52 outputs. This need not be, however. As the various constraints operating on the reading program are considered, constraints can also be introduced that establish minimum standards for other outputs. For example, in the reading program, analysis may suggest that the ratio of students to counselors be increased so that more resources are available for increasing the training of classroom teachers. Such a decision would likely have a negative influence on certain affective outcomes. Thus, in the analysis, a constraint can be introduced that maintains a minimum standard for the student-counselor ratio. This standard would be determined either as a subjective judgment or as a result of previous analyses in which the appropriate affective outcomes were the outputs under consideration. Technical and Allocative Efficiency In deciding upon the methodology to employ in estimating the production function distinctions must be made between technical efficiency and allocative efficiency. It will be recalled that the industrial production function expresses the maximum product obtainable from the input combination at the existing state of technical knowledge. The process of using ordinary least squares to estimate the production function, on the other hand, expresses the

PAGE 63

53 average product obtainable from a firm in the industry. Educational production functions have generally been estimated using ordinary least squares analysis. The reason for this is that given the lack of a comprehensive theory of learning, it is not known if all the relevant inputs have been identified. Likewise, it has not been possible to provide adequate data for some of the inputs presently identified . Given this state of affairs, contentment must rest with the way things are rather than the way things should be. In this context, the average concept is the correct one to a PP!y since it can answer questions of allocative efficiency at the existing state of technical knowledge. For purposes of optimization, then, ordinary least squares should be used for estimating the production function. If the output being considered is perceived to have feedback effect on certain independent variables in the equation, then a system of simultaneous equations must be solved in which affected independent variables become the dependent variables in other equations. This system is solved using twostage least squares. The process of using ordinary least squares or twostage least squares to estimate the parameters of one or more equations is more generally termed multiple regression analysis.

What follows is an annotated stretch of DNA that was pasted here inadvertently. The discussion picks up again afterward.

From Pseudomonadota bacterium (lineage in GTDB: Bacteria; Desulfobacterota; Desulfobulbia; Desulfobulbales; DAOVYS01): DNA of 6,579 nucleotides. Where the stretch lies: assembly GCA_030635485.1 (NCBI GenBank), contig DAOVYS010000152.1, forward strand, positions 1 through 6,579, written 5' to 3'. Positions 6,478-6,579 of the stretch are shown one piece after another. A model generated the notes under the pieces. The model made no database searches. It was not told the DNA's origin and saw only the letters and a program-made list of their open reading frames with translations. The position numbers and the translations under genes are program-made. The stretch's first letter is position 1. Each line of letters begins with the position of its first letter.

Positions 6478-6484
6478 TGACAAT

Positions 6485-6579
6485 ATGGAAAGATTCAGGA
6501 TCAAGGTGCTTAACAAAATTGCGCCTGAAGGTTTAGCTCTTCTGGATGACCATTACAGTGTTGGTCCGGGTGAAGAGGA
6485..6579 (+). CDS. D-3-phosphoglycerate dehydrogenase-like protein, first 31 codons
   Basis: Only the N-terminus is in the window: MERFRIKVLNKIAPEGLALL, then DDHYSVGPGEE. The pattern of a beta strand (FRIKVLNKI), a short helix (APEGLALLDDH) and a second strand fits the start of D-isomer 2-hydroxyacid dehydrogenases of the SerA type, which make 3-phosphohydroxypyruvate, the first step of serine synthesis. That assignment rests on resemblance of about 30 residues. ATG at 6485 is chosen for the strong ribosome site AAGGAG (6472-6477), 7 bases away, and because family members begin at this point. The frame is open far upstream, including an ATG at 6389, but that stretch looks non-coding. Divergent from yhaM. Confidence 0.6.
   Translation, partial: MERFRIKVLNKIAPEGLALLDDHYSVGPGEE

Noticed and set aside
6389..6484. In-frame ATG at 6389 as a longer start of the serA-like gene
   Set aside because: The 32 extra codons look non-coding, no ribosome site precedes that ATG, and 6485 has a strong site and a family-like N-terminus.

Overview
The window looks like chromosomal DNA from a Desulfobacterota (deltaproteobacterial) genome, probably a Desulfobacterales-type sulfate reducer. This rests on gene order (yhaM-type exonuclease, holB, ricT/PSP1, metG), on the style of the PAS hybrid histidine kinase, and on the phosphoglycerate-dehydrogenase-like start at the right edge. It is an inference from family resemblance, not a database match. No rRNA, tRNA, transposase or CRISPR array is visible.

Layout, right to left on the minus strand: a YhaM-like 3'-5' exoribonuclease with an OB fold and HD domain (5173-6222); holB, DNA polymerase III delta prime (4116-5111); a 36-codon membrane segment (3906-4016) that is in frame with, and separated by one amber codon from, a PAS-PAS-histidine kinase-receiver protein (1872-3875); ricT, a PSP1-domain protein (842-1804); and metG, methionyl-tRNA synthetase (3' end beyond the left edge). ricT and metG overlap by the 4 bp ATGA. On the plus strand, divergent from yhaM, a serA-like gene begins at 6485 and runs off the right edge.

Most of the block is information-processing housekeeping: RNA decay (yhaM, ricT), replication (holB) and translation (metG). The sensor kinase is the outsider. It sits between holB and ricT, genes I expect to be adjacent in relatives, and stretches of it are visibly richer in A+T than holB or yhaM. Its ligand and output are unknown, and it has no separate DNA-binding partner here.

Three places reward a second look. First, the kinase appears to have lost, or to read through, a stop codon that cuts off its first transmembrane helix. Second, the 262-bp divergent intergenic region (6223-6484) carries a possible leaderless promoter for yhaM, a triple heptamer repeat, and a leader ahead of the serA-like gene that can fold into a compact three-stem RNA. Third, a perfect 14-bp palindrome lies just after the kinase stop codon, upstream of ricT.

PAGE 64

It should be mentioned, at this point, that multiple regression analysis can provide clues regarding the techni cal efficiency of the units observed. Each unit in the analysis is composed of a particular combination of input values and an output value. Multiple regression analysis estimates what the average output is with this combination of input factors. Figure 2 illustrates this process. Estimated output is plotted against the actual output observed. If the units of data represent the mean scores of schools on some educational outcome, then it can be argued that in a group of schools working with equivalent inputs (community, student, school), these being indicated by the estimated output, every school in the group should be able to do what the most productive schools in that group have done . This allows questions of technical efficiency to be answered. By observing the high productive and low productive schools in a given group, a whole series of questions can be asked about the characteristics of high productive schools that make them different from the low productive schools — questions about school organization, courses offered, methods of instruction, teacher attitudes and behavior, special services, community involvement, quality of facilities, level of financial support, and the

PAGE 65